As I sit here whining about having a malady, knowing I have friends who suffer chronic illnesses, this verse walked right up and sat down to talk some things over with me. (That’s allegory, y’all. Bible verses don’t walk.)
After losing his livelihood and his children, becoming destitute and having lost not only one child, but several all at once, Job himself was struck with bitter, painful sickness. The kind of sickness that kept him away from fellowship except for those finger-pointing ‘buddies’ without a clue.
After listening to these guys a while, Job stopped them to be able to reply. Mind you, he was aching. He had boils all over his body.
(Have you ever had a boil? Eww! Those things HURT! Having only had one at a time, I can’t imagine having them all over. He didn’t have the advantage of modern medicine, either!)
He was struggling with not being able to get up and examine all that had been told him of barns and camels and children. He hurt not only physically, but emotionally and spiritually. That’s the triple whammy. Anyone ever been in that place?
Even his wife and siblings had turned against him. Talk about loneliness and depression!
Job’s reply recounts the position he is in. He opens his heart to these fellows who tell him he has brought all this on himself. Sensitive guys, these. He expresses his physical pain and shares about the emotional.
Then, rather than curse God as his wife suggested, he spoke these words, hoping they would be written down – engraved in stone – for future generations to see.
(This is for us, y’all.)
Job said, “But as for me, I know that my Redeemer lives, and he will stand upon the earth at last.“
I can just see him saying this, his index finger tapping his ash-covered leg, “Guys, regardless of all this that I’m dealing with, you need to know that I KNOW my Redeemer lives and He WILL stand on the earth!”
Do we understand the word Redeemer? A redeemer is one who gathers up all the broken and seemingly useless stuff, takes ownership of it, replacing it with unbroken, purpose-filled LIFE.
Job knew that despite all He had lost, all that he was suffering physically, all that had broken in him, God Himself was THE one who would gather all of that – all of him – up and redeem, making it all right.
This is where we like to think that this is the point when Job was restored, but it isn’t. These words are not a magic potion. They are a powerful declaration.
Though Job had declared this truth, his boils remained. His isolation didn’t change. His children were still gone. His wife was still distressed. His barns and all his livestock were gone. His modes of transportation were gone. Nothing was right or normal.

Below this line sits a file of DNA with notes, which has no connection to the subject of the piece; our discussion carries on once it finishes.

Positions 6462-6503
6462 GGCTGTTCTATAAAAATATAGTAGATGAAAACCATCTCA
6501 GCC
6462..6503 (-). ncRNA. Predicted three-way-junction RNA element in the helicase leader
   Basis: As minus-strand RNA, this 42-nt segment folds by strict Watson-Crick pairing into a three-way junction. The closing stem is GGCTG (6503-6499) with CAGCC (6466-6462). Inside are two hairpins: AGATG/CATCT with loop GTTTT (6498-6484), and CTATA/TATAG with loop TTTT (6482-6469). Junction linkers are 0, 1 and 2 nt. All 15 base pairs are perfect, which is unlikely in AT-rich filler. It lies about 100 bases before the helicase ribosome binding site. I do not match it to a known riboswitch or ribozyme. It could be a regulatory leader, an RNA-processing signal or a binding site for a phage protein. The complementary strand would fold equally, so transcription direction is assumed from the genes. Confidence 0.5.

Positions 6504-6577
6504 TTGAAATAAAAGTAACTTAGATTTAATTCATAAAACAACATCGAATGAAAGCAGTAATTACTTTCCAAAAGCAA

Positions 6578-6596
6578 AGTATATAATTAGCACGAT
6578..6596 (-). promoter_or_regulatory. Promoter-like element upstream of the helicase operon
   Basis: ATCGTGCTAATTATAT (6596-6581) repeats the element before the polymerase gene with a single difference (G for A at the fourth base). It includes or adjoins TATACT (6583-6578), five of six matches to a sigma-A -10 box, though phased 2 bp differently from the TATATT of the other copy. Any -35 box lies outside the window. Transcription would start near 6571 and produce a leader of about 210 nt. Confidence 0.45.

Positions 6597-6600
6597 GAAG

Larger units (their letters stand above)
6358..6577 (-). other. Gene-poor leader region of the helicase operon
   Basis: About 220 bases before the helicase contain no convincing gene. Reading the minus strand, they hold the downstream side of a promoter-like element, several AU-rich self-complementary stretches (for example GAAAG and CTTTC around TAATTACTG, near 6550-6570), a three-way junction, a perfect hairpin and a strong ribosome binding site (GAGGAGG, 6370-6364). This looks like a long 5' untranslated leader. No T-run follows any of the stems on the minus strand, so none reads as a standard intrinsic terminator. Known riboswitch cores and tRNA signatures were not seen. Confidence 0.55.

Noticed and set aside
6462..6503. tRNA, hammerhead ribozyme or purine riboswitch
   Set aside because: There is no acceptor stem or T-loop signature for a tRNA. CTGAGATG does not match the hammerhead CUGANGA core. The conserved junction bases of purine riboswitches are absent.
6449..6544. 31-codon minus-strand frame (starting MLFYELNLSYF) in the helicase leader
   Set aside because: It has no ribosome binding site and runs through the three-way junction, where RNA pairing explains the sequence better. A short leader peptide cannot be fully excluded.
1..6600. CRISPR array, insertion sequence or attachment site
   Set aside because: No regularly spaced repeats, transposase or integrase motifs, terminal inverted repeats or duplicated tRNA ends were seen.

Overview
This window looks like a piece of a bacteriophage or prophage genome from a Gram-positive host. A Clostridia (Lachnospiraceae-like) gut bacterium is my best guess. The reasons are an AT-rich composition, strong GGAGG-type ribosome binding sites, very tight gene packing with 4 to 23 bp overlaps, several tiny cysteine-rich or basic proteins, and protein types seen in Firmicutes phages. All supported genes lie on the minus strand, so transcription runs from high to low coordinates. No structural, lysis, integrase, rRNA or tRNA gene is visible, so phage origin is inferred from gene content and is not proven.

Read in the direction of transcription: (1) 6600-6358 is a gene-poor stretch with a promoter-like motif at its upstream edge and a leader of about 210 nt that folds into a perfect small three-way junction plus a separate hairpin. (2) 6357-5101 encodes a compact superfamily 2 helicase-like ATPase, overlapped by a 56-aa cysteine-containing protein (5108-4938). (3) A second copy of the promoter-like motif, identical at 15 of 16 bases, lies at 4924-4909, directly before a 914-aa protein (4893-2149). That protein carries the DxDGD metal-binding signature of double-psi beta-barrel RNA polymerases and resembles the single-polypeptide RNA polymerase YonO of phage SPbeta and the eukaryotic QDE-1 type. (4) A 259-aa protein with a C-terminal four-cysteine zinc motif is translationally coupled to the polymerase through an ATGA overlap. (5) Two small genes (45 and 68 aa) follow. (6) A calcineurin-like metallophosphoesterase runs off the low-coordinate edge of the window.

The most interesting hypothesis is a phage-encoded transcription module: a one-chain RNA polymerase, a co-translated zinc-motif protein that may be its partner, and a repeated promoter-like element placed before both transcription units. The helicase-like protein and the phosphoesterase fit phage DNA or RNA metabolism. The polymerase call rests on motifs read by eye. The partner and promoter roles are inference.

My point is, sometimes when we get ourselves right and make these powerful declarations, we still have to wait for our healing to be accomplished. Sometimes it’s because God knows we mean it in our brain, but doubt it in our hearts and we need time for it to travel that 18 inches. Sometimes it means He knows what we believe and how we’ll react and someone needs to see that faith in action.
Today, whatever position you’re in, learn from this verse:
- The healthy friend coming to visit: Don’t assume you know why your friend is suffering. Just love them. Help them tangibly. Encourage them. And if you don’t know what to say, just be there, hushed in the moments, lending your strength to your friend who needs it more than ever.
- The wife hurting beside your man: Yes, you are aching because your whole world has collapsed, too, but in the midst of your heart racing through the stages of grief over and over until you’re ready to die, remember God and all He has been and done for you. Remember, that man has been a godly husband and father as well as a great businessman, and pray for him. Prepare food for him. Take water to him, love him without judgment.
- The sufferer: Believe the truth about God. You’ve seen Him act in your life at some point, blessing you with another breath, providing your needs, surrounding you with joy and laughter. Recall those now. Ask Him to restore you to wholeness instead of leaving you in your brokenness. Don’t be demanding. You’re not God and if you think you are, think again. Be prepared to leave behind all the shame, guilt, and comfort – yes, even the comfort of the ash pile – behind. You have to let go to let God make much of your life.
Your healing may take time, but you can trust that when the time is right, you will be completely restored.
What’s YOUR next step?